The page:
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Oil refining economics?
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zenfarm
Posted 3/26/2020 09:52 (#8140024 - in reply to #8139991)
Subject: RE: Oil refining economics?


South central kansas

w1891 - 3/26/2020 09:42

What product is the driver when it comes to oil refining? Does diesel/fuel oil demand drive the refining process and gasoline is sold more as the side product or vice versa? It was usually said soy oil was the side kick to soy meal and soy oil had a tough time driving the soy market higher by itself. Does oil refining have that same setup? Has diesel demand dropped as much as gasoline and how wide of spread could we see between the two?



 I would think gasoline is the driver, based on this info.




 

Gasoline is the main U.S. transportation fuel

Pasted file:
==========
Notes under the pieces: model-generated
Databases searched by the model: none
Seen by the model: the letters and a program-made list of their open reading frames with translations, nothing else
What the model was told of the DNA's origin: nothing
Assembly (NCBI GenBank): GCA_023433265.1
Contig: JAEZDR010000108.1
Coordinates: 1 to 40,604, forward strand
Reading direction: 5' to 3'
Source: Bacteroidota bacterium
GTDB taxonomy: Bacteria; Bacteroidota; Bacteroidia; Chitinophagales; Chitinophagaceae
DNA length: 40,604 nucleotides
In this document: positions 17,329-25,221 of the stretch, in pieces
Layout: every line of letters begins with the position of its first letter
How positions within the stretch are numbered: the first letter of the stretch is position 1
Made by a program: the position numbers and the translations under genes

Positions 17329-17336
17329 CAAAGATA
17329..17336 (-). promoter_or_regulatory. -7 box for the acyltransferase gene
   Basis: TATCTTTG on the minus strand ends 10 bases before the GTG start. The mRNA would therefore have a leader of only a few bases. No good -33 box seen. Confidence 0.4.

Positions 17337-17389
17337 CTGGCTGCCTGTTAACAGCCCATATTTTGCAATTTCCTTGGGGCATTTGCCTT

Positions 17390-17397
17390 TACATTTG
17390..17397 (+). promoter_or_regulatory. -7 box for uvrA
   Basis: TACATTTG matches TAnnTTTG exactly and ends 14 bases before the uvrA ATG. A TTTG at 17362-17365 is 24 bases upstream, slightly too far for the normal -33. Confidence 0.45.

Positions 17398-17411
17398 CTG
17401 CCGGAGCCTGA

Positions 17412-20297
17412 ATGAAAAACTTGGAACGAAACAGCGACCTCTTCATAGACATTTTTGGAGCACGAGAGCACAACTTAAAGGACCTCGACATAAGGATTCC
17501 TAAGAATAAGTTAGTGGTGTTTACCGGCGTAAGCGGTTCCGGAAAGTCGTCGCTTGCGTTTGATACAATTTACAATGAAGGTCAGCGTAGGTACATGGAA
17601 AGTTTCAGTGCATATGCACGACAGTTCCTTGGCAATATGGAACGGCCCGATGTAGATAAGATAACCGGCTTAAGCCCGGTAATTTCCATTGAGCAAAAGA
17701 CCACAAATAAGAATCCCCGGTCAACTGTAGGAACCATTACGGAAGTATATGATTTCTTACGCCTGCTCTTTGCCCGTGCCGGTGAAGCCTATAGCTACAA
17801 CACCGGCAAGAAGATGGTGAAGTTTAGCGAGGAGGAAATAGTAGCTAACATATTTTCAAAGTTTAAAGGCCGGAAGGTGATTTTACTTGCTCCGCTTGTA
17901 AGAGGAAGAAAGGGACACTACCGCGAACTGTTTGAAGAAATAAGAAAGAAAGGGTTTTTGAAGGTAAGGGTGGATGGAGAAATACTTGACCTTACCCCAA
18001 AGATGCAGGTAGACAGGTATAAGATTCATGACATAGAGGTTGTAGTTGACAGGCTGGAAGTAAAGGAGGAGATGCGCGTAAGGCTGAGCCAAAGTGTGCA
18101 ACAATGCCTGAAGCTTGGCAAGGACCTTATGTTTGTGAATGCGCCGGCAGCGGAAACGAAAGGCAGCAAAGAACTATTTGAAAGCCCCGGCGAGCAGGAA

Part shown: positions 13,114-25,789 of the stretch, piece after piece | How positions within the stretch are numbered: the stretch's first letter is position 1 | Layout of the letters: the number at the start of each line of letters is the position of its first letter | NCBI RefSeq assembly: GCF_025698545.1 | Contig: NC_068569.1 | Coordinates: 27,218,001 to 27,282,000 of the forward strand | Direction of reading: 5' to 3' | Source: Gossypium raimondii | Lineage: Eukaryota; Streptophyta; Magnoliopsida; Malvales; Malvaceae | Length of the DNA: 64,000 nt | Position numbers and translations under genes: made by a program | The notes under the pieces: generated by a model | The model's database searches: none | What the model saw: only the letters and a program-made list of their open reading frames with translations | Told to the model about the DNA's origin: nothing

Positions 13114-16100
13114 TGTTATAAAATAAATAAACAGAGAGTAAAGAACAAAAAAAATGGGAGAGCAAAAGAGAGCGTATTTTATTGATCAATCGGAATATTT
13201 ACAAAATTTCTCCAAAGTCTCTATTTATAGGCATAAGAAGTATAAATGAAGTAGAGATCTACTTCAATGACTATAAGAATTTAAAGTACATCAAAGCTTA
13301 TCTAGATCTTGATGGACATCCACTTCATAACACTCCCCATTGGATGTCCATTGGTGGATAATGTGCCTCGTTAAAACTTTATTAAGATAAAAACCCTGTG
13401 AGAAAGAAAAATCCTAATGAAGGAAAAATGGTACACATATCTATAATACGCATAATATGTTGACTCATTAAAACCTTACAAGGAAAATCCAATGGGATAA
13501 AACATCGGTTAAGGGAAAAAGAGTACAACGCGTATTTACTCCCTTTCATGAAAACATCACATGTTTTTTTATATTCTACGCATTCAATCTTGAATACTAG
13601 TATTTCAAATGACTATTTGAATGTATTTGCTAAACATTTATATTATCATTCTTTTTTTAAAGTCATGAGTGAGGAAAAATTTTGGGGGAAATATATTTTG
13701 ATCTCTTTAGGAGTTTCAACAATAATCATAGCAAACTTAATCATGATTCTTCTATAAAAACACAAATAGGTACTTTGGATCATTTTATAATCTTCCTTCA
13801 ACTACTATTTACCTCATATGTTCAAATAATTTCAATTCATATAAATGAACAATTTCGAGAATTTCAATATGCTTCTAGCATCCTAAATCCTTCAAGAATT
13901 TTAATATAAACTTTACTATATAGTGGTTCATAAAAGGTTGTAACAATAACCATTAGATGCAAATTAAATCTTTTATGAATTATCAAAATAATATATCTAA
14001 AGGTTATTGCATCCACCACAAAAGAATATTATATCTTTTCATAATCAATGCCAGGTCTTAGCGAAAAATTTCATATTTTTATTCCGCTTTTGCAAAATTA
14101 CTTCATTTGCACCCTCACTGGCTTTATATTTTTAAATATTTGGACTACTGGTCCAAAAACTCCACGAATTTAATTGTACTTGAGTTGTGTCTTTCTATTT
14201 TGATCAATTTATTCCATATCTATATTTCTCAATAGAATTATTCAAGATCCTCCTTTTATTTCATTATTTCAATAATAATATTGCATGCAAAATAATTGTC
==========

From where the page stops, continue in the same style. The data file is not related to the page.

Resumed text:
In 2018, Americans used about 143 billion gallons of motor gasoline—or about 391 million gallons per day—and 186 million gallons of aviation gasoline. Gasoline is one of the major fuels consumed in the United States and is the main product that U.S. oil refineries produce. Most of the motor gasoline sold for use in vehicles in the United States is about 10% fuel ethanol by volume.

altDescription

Most gasoline is used in cars and light trucks

Source: Stock photography (copyrighted)

U.S. consumers use gasoline in

  • Cars, sport utility vehicles, light trucks, and motorcycles
  • Recreational vehicles and boats
  • Small aircraft
  • Equipment and tools used in construction, farming, forestry, and landscaping
  • Electricity generators for portable and emergency power supply

In 2018, gasoline accounted for about 58% of total transportation sector energy consumption, 46% of total petroleum consumption, and 17% of total U.S. energy consumption.1

Light-duty vehicles (cars, sport utility vehicles, and small trucks) account for about 92% of all gasoline consumption in the United States.2

 

1 Aviation gasoline and motor gasoline including fuel ethanol.

2 Estimates from the Annual Energy Outlook 2019Reference case, Table 37, January 2019.

Last updated: June 24, 2019

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